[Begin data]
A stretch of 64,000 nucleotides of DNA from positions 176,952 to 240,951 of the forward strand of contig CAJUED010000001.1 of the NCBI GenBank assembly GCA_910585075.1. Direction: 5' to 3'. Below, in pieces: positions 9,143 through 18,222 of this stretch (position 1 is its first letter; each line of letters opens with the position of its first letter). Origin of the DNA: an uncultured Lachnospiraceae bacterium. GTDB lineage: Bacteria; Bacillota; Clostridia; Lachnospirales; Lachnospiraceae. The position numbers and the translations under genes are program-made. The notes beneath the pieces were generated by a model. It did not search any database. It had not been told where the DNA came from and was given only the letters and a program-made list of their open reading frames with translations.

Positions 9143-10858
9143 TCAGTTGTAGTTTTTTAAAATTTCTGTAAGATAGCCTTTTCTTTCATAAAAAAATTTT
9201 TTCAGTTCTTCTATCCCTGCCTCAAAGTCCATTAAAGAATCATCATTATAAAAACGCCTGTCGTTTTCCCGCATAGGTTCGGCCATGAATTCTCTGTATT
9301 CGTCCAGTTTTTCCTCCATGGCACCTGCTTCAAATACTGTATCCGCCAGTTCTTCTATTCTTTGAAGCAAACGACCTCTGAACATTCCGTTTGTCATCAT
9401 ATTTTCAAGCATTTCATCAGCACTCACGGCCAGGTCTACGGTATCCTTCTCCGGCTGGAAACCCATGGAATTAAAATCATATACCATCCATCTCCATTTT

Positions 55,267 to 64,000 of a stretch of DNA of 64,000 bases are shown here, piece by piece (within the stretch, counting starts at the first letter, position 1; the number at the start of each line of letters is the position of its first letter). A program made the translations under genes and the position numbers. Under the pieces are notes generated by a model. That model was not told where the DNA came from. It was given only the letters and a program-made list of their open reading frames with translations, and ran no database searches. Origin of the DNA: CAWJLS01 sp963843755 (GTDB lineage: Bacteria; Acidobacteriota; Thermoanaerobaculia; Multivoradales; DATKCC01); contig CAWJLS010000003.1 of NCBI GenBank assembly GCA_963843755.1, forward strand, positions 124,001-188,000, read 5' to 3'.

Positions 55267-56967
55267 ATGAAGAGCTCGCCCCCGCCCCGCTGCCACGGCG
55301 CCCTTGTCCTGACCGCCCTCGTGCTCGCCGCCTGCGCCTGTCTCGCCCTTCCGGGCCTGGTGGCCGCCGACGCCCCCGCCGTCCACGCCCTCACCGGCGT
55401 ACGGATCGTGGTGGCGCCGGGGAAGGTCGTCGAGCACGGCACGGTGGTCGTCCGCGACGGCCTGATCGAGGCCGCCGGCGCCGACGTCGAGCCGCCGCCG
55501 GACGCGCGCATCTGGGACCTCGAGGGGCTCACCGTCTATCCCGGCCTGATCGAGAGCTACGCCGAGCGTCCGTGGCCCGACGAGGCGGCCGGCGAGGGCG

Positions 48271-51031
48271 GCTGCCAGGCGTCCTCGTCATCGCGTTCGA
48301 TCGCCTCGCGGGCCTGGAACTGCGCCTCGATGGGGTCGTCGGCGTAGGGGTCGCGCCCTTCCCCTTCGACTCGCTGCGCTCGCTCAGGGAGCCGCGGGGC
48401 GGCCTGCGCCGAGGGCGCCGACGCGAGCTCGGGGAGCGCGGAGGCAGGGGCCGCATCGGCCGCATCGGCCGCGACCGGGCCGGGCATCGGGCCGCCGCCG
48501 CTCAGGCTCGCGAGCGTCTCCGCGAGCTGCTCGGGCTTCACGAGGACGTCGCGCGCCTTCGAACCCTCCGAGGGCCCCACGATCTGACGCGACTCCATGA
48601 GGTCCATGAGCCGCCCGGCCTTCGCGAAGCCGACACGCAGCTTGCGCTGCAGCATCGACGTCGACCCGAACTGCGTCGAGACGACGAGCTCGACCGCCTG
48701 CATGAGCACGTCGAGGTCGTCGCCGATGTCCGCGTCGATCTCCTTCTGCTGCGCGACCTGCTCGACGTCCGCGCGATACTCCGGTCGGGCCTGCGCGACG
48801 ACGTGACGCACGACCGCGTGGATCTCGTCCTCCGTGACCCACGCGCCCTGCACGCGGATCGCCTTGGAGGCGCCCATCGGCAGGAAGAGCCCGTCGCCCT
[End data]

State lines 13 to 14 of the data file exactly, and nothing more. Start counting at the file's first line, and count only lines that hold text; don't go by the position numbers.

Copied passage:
Positions 48271-51031
48271 GCTGCCAGGCGTCCTCGTCATCGCGTTCGA